Corporate Video Production, Presenting on Camera

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You don’t have to be an actor to make an impact on camera.

There’s no denying that some people are just naturally great in front of the camera. You might say that the camera loves them and they make video presenting seem effortless. But people with such a talent are rare, and most of them are actors who have made it their profession. But what if you, the CEO, business owner or founder, manager, salesperson, instructor, developer or whatever your role in your business have been assigned the task of presenting in front of the camera? How do you prepare? 

How can you make sure that you get the best out of what you have to deliver and keep your corporate video production engaging?

There are some great articles and books about presenting to an audience, and a lot of those skills apply here (for some great online resources on presenting see the Further Reading section below). But few have tackled the unique challenges of presenting in front of the camera. 

Let’s begin by looking at what makes presenting in front of a camera different to being on stage or in front of an audience. Understanding this will help to unravel the unique challenges that you will be faced with as you look down the dark, cold lens of the camera.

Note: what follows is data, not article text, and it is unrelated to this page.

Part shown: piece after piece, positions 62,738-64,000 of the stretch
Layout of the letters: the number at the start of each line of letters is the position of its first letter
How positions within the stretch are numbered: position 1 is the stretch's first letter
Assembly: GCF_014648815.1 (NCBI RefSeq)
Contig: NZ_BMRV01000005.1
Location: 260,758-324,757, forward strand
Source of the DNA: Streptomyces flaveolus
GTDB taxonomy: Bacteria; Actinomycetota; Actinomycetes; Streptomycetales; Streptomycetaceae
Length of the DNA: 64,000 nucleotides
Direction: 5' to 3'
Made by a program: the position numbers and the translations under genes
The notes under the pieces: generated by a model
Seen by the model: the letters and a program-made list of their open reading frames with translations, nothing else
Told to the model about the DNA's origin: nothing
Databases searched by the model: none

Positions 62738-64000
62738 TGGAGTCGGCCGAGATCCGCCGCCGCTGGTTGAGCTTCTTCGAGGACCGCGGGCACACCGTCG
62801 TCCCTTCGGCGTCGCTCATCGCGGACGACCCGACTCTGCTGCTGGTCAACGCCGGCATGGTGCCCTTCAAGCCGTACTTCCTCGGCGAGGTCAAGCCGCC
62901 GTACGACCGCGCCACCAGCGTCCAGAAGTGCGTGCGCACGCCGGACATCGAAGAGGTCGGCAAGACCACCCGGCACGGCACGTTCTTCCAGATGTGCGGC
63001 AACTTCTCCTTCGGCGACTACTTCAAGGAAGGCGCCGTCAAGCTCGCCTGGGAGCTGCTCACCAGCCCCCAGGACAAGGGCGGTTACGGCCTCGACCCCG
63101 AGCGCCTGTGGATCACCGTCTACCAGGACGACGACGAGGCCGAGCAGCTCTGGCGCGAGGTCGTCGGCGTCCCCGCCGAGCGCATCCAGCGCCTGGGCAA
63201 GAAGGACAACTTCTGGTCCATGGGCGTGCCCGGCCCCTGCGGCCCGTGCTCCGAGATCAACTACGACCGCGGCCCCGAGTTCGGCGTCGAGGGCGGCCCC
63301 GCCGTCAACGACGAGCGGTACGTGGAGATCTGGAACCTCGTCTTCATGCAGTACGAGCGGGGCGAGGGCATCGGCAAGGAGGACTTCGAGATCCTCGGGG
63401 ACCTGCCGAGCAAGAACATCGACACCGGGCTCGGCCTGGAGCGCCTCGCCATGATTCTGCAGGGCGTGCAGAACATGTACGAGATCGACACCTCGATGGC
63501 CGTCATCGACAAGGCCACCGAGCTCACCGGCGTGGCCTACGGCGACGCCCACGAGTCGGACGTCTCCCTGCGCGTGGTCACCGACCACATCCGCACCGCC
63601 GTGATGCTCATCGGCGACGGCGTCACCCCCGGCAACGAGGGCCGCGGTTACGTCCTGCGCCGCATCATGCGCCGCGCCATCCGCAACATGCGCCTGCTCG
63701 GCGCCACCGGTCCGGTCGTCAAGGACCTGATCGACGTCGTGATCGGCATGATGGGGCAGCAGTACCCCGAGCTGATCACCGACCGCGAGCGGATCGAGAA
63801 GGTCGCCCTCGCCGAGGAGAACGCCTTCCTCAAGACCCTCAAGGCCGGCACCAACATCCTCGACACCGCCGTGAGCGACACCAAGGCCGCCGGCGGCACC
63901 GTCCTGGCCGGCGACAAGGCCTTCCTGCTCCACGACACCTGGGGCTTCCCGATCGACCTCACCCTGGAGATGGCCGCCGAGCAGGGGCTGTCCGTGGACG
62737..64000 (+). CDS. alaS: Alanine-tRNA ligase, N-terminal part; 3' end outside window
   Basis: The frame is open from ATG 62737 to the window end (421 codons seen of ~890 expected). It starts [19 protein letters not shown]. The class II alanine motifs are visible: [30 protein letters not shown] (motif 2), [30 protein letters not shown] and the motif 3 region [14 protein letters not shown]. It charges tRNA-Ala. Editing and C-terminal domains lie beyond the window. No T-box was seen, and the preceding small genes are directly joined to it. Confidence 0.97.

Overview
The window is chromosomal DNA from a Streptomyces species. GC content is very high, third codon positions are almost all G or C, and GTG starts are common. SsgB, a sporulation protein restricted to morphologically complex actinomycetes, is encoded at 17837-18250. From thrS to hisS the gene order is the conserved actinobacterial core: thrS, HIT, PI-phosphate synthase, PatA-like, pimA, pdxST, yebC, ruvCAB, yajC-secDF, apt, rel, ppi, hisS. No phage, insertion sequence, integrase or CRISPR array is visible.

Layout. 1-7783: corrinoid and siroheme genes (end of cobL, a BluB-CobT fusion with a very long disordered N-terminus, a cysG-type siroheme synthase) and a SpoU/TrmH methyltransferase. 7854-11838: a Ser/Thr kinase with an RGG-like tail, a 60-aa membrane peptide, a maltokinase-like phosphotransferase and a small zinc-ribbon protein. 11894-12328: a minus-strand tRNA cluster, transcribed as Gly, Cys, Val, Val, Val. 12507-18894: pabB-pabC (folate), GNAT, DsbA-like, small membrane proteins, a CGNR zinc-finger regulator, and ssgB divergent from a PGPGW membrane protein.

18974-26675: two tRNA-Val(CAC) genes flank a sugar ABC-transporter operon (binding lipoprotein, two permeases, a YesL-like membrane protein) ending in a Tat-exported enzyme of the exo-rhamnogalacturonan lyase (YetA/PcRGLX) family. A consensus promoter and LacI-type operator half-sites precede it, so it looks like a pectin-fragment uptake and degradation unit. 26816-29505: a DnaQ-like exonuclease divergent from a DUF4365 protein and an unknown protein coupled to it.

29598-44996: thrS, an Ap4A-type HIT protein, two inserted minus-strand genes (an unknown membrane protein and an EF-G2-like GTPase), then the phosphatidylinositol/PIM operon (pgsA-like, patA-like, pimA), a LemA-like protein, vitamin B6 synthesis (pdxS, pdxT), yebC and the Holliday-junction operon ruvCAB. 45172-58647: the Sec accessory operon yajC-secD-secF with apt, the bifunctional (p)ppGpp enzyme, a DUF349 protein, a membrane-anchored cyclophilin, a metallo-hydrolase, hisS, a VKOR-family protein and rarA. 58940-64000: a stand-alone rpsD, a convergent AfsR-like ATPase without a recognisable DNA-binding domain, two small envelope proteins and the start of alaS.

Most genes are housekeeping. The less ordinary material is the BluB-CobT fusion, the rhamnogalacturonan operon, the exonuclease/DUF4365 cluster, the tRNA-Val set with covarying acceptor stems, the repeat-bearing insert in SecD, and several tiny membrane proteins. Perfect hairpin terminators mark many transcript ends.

The obvious difference is that there is no immediate audience in front of you, just the camera operator and, in the case of interviews, the interviewer. This might make it easier for those who freeze up at the mere mention of presenting in front of an audience, but it can also be difficult to gauge your audience engagement. Even great stage presenters can get lost in front of the camera; they can’t use techniques like asking questions and adding a few light hearted comments to manage the audience’s energy. It’s like a comedian telling jokes to a statue.

Let’s take a look at some practical tools to help you create an engaging video presence.

You don’t have to get it right the first time. This is the great thing about video interviews and presentations. Generally, depending on how complex the presentation is, you get several takes. It helps to discuss this with the director, interviewer or company you are working with, they can often recommend how much time you will need based on your experience with being in front of the camera. 

And, if the budget allows it, I highly recommend the use of multiple cameras, that way you can have the one camera (the master) focusing on your presentation, while the other camera (roaming camera) captures B-roll (or cutaways as is referred to in the film industry), such as closeups of your hand and different angles of your presentation. This lets the editor to seamlessly arrange all the best moments and smooth around the edges of the edit using the cutaways. This is the way most professional video interviews and presentations are constructed and one of the best ways to get professional results if you’re not an experienced presenter.